I know I am going to sound like a curmudgeonly old man when I say this, but cell phones are getting too damn big these days.
So I’ve been rocking the Galaxy Nexus for about a month now… some thoughts…
- This is one large screen. Contrary to my initial thoughts, it’s not overkill or just plain ridiculous. I am going to get used to this real quick!
- Biggest disadvantage with the size is that it feels the balance is off. There have been a couple of times when I will almost dropped it when operating with 1 hand
- Man this thing is *thin*, I can barely feel it in my pocket. The Pre while relatively unobtrusive, I always knew it was there… the Arrive, well let’s hope Nokia can produce some better form factors
- The reboot is fast! Love it!
- I continue to marvel at the multitasking implentation of WebOS, Ice Cream Sandwich is not bad, but still nowhere near as easy, fast or smooth as WebOS cards. HP really fucked this one up. I really hope that Microsoft is able to make a go of Windows Phone – in part because I really like the vision and where Microsoft is taking it, and in part I want to make it clear to HP that you can take an OS with paltry market share and build it into something reasonable with a little commitment!
- It rotates 90 degrees and 270 degrees but not 180 degrees. There is no landscape view for the launcher. After using my Pre I should be used to this but after using my iPad its seems quite glaring in its absence
- The volume rocker is too easy to hit, no matter how often I turn it up, it feels like the volume is permanently too low or muted
- The battery life is utter and complete dog shit. I have been debating if this is a deal breaker for me but since I just passed my 30 days, I guess I am stuck. I will have to look into some of the extended batteries I have recently seen on the market for this phone.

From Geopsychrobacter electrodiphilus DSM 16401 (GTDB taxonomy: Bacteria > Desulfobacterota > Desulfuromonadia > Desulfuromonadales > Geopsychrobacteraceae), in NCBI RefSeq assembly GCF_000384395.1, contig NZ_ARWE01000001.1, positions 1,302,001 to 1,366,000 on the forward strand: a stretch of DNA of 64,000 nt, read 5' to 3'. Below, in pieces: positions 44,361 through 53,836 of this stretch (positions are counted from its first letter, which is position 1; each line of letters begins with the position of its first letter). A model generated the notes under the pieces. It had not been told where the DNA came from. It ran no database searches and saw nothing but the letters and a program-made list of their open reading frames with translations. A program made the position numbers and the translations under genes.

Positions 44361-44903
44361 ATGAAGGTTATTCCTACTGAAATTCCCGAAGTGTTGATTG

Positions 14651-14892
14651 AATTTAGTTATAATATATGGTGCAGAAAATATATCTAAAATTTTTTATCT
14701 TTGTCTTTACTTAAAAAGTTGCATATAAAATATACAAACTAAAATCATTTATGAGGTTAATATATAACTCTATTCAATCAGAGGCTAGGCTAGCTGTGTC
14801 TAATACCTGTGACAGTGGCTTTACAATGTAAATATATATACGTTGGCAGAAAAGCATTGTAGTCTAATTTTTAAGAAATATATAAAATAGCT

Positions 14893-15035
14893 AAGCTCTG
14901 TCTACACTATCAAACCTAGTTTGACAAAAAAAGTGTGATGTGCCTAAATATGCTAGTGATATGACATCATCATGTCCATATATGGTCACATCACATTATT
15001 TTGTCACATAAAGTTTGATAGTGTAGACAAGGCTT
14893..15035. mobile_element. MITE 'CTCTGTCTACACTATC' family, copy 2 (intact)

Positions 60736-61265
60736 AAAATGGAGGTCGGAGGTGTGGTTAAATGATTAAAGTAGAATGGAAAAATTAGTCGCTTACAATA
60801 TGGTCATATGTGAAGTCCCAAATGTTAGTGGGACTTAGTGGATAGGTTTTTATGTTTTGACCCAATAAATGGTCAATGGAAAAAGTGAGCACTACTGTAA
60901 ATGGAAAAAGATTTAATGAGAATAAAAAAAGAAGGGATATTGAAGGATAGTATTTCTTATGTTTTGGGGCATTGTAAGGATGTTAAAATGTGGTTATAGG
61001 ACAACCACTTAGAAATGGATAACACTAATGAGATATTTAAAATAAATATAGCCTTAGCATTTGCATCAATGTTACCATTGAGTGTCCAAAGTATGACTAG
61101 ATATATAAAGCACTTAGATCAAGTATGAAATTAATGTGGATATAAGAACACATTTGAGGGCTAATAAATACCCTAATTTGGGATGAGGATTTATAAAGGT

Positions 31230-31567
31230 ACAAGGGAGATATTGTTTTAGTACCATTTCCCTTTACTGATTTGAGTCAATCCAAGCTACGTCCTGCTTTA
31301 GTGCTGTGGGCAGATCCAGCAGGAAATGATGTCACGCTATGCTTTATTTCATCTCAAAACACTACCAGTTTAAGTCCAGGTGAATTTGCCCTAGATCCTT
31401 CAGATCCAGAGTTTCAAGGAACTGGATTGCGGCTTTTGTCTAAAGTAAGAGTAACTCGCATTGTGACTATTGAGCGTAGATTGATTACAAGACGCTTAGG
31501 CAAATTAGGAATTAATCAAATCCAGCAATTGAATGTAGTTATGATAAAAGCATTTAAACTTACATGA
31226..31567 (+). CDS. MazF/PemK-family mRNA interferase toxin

Ok, well I’ve had this phone for almost three weeks and am less optimistic about it than when I started.
Let’s hear it for the Pre and vertical integration. It is clear that Microsoft didn’t design Windows Phone assuming that a keyboard would be present all the time. There are many places when typing on the keyboard did nothing useful or nothing at all. The Pre was not like this, the physical keyboard added value everywhere. Also, on certain screens (say, when I hit the search button or entered the Evernote app), there is nothing to do except type in a text box. Why do I have to click on the text box before it will let me actually enter text? There is nothing else to do on these screens. Save me a step and have the focus defaulted.
Another example is universal search from anywhere. I had not realized how completely unweildy my contacts had become, it’s actually a complete mess. But I never noticed it before now because I always “just typed” my contacts names instead of scrolling through a giant list of death to find it (on that note, I really miss the first initial-last name method of searching for names, it really worked really well).
Coming from Pre, I was loathe to give up my physical keyboard because it was so excellently integrated. Here it just feels tacked on, and almost leaves me open to consider going without.
The only way to turn on the Arrive is via the power button, a tiny ass little thing at the top which is not simple to find just by touch. After having a home button and a keyboard and a slider, all of which turned on the screen, this just felt limiting. Actually a physical home button would really have helped with the accidental touches with that.
Windows Phone App Structure
One thing which I find troubling about Windows Phone is that the experience relies greatly on the core apps and their integration into each other and the social media sites. This reduces the value of third party apps to provide functionality because the core apps do so much. While fully functional core apps are great, this setup leaves me concerned for the following reason – It places the onus solely on Microsoft to provide functionality upgrades and feature enhancements. I find it hard to believe that Microsoft can innovate as fast as an army of third party developers and leaves me concerned that the UI will be permanently behind the curve.
The funny thing is, it feels like if they tried pulling some of these shenanigans on Windows, they would get slapped for trying to block out third parties and being anti-competitive.